Washington Aggravated Assault Laws

Related Ads

Talk to a Criminal Defense Lawyer

Enter Your Zip Code to Connect with a Lawyer Serving Your Area

searchbox small

In Washington, the crime of assault (offensively touching or injuring another, trying to touch or injure another, or placing another in fear of injury) is a felony when it causes or is intended to cause serious injury, or when the victim is a protected employee.

Most assaults that cause injury to children under the age of 13 are felonies. For more information on these crimes, see Assault on a Child in Washington.

For more information on assaults with firearms and other weapons, see Assault With a Deadly Weapon in Washington.

Other assaults are misdemeanors. For more information on these crimes, see Washington Assault and Battery Laws.

Under Washington’s laws, assault crimes are divided up by degree, with first degree assault being the most serious. The most serious charge should always be considered first. For example, third degree assault will only be charged when the circumstances of the offense do not constitute first or second degree assault.

First Degree Assault

In Washington, a person commits the crime of first degree assault with the intent to inflict great bodily harm by:

  • inflicting great bodily harm on another
  • assaulting another by means likely to cause great bodily harm or death, or
  • exposing another person to poison, the HIV virus, or any other destructive or noxious substance.

Great bodily harm creates a grave risk of death, or causes permanent and serious disfigurement or impairment of any part of the body. An example of great bodily harm would be an acid burn that causes permanent scarring.

(Wash. Rev. Code Ann. §§ 9A.04.110, 9A.36.011.)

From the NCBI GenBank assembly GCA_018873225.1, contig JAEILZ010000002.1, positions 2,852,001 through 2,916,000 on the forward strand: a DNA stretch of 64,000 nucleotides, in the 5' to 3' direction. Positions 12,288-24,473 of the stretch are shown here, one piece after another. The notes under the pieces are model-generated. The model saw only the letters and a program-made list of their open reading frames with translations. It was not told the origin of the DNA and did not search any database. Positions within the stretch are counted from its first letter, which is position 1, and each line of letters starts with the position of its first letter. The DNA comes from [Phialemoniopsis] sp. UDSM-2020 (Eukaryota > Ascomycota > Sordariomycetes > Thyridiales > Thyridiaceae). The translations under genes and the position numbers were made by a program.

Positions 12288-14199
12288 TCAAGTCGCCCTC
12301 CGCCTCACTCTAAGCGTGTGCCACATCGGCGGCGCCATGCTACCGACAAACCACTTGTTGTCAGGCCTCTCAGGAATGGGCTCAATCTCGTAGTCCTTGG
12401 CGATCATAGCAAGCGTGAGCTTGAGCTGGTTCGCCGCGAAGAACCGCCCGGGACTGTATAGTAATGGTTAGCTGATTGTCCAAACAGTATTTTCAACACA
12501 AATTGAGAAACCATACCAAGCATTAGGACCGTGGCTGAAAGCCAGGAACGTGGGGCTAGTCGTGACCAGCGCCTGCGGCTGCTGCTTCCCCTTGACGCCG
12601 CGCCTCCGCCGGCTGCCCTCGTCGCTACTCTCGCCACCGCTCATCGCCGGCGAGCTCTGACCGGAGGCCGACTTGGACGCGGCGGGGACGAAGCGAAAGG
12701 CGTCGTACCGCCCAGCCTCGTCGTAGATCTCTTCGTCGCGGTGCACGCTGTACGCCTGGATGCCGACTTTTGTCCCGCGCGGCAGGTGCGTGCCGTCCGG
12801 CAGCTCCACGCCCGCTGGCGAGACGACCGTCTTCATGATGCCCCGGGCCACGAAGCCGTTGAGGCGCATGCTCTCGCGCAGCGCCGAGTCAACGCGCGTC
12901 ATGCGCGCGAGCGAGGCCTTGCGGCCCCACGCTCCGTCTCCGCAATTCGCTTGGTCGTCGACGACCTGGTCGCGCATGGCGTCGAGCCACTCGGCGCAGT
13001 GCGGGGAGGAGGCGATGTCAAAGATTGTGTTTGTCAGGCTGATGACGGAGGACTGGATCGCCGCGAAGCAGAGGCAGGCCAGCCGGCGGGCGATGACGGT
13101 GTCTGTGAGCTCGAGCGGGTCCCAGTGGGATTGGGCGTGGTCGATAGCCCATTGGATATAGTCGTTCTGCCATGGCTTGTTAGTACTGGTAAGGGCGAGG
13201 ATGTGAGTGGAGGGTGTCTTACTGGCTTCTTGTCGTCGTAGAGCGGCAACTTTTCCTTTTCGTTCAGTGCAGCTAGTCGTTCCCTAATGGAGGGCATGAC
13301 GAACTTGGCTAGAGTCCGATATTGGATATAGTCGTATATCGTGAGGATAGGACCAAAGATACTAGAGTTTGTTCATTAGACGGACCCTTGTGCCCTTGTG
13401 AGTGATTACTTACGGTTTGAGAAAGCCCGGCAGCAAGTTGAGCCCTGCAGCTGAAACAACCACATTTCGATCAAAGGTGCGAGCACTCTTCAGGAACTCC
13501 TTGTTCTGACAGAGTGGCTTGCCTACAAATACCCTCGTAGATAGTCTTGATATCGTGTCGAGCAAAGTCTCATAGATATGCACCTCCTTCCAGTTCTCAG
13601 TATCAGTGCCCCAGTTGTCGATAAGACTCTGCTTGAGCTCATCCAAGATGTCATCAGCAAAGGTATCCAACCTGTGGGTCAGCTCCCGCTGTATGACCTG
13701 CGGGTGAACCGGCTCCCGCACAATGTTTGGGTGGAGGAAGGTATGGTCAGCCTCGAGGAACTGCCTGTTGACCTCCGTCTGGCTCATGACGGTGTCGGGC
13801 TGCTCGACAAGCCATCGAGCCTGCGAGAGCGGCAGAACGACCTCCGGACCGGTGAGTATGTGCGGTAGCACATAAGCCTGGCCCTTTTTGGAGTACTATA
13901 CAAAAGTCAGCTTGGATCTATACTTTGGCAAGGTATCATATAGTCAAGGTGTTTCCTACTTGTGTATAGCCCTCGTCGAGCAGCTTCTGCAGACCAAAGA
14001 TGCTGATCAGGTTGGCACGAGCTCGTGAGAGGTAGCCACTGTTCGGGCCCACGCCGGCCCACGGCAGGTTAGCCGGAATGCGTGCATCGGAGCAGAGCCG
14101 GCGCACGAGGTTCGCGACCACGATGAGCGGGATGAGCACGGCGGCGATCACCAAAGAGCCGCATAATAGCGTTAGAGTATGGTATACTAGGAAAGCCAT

Kicking someone on the head numerous times in order to hurt the person would probably be considered first degree assault, as would intentionally exposing someone to strychnine, HIV, or the smallpox virus.

Second Degree Assault

A person can commit the crime of second degree assault in many different ways in Washington.

Recklessly causing substantial bodily harm. A defendant commits second degree assault by recklessly causing substantial bodily harm (substantial but temporary disfigurement or impairment of any part of the body, or a bone fracture).

People act recklessly when they disregard the substantial risk to others created by their behavior. Reckless behavior is always a great departure from how a reasonable person would act. For example, hitting someone so hard that the person falls to the ground, hits his head and becomes temporarily unconscious might be considered second degree assault.

Knowingly inflicting torture. A defendant also commits the crime of second degree assault by knowingly inflicting injury that amounts to torture (using severe pain to coerce or punish a person).

People act knowingly when they have an awareness of the facts or circumstances or when a reasonable person in that position would have an awareness of the facts or circumstances. For example, punishing your partner by burning your partner with an iron would likely be considered knowingly inflicting torture.

A defendant also commits the crime of second degree assault by:

  • intentionally inflicting injury on a pregnant woman and causing substantial bodily harm to an unborn baby
  • administering poison or another destructive or noxious substance with the intent to inflict bodily harm
  • assaulting another with the intent to commit another felony (such as a robbery), or
  • strangling or suffocating another.